In the first academic semester of 2018/19 I will be exhibiting the international student print exhibition ‘Looking through the eyes of machines‘ in UWE’s F-Block Gallery. The work will be on show for two weeks between the 17th and 28th September 2018. The exhibition will present artworks from UWE’s BA Illustration, BA Graphic Design and MA Multi-Disciplinary Printmaking programs alongside the BFA Printmaking course at MICA (Maryland Institute College of Art, Baltimore, USA). The third and latest addition to the show includes the Faculty of Fine Arts of the Universidad Complutense de Madrid. UCM were included in the exchange show as part of a graphic arts symposium that I attended in 2017.
UCM students approached the technologically themed brief in a variety of different ways. The multitude of approaches maybe best interpreted as either creative responses to a question, or extensions of existing ideas that resonated with the brief. Interestingly the UCM student’s explored similar perspectives to the previous student participants, namely dystopian undercurrents and possibilities toward the humanisation of digital technology.
For example, artist Edward Jobst Andrews Gerda responded to the entanglement of loss and memory in a moment where digital technology (and especially social networking) has enacted the possibility of outliving our physical bodies.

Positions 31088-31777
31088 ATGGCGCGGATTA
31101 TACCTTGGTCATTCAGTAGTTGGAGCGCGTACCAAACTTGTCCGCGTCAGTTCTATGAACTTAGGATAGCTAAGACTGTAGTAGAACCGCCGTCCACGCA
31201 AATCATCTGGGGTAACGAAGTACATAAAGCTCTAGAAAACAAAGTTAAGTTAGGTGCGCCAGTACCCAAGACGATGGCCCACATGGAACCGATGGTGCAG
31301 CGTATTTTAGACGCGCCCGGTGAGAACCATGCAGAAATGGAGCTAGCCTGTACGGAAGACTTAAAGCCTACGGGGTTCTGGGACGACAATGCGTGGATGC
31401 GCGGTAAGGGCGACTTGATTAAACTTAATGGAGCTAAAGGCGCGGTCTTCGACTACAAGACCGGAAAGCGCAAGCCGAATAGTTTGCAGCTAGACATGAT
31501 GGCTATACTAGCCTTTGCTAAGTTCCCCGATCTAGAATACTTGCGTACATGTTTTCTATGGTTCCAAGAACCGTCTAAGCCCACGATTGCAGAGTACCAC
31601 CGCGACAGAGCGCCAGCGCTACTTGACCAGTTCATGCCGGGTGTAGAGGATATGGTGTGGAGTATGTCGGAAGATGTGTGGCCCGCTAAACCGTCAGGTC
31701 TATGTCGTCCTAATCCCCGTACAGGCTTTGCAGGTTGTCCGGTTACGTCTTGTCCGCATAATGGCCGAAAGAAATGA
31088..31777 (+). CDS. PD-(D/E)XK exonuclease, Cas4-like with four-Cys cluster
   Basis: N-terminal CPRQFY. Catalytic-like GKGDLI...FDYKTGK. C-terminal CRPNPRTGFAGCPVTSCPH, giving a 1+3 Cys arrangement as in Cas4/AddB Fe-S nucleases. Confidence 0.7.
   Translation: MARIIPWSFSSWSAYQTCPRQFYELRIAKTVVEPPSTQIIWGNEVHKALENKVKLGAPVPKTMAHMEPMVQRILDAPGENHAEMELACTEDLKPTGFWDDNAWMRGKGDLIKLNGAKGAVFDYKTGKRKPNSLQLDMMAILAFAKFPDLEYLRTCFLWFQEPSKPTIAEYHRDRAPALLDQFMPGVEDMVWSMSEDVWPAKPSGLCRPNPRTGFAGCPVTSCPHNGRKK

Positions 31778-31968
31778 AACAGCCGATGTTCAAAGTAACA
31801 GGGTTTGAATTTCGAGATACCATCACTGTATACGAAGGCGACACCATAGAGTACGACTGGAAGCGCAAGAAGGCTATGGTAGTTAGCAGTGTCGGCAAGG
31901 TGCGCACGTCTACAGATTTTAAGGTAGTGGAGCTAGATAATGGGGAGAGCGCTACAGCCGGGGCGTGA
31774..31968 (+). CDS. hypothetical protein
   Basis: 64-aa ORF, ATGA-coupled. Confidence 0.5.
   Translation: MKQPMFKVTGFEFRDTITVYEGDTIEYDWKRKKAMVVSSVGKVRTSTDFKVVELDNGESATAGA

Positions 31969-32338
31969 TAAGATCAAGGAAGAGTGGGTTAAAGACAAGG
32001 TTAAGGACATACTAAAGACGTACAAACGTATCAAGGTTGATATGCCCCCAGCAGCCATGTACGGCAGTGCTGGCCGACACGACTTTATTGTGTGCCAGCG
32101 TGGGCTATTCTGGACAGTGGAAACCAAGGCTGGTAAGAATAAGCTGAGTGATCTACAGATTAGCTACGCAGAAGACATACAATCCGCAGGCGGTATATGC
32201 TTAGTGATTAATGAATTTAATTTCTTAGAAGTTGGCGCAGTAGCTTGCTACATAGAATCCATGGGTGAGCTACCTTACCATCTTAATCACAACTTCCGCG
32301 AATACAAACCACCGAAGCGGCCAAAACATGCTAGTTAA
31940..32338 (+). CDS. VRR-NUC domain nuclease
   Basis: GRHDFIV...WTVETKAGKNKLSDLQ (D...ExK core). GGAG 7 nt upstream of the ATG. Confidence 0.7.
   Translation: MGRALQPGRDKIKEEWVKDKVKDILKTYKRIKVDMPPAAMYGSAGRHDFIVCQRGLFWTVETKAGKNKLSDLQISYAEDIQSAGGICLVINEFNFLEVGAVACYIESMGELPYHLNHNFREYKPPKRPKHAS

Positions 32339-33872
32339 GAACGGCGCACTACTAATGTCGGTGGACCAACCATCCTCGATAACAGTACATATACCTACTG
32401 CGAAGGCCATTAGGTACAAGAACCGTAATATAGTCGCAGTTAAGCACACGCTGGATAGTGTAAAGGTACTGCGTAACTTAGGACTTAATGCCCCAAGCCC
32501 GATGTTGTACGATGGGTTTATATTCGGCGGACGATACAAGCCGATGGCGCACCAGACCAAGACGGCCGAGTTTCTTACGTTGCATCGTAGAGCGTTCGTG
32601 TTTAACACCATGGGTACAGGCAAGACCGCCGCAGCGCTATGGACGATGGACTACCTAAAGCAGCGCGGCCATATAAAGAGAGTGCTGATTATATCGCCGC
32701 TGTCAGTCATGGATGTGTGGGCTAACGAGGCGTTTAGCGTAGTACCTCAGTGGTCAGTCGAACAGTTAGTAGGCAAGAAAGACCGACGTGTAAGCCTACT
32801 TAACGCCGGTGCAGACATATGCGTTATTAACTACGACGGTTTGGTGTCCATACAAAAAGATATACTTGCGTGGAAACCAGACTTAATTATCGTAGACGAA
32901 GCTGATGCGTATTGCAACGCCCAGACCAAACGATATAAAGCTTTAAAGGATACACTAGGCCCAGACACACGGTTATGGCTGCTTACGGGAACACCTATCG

Artist Tania Tsong de O’Pazo practice explores the relationship between material and sentimental space emphasizing the need for contemplation in an age of immediacy and mass production.
Laura Valor’s print combines intuitive methods with automated systems, bridging communicative strategies toward a fusion of human and binary languages.
Estela Barceló Molina series Prememoria offers insights into the humanisation of digital technologies. Here manual labour aligns with a critical making movement where time is uncompressed and ‘imperfection’ offers possibility.
Julia Garcia Gilarranz project attempts to bridge the mapping of space through body movement. The work explores sensor technology and the interactive potential of digital tools to record external information and represent physical phenomenon – as ghost images. The complete set of images from the UCM students can be seen below and a PDF description of each project can be viewed here.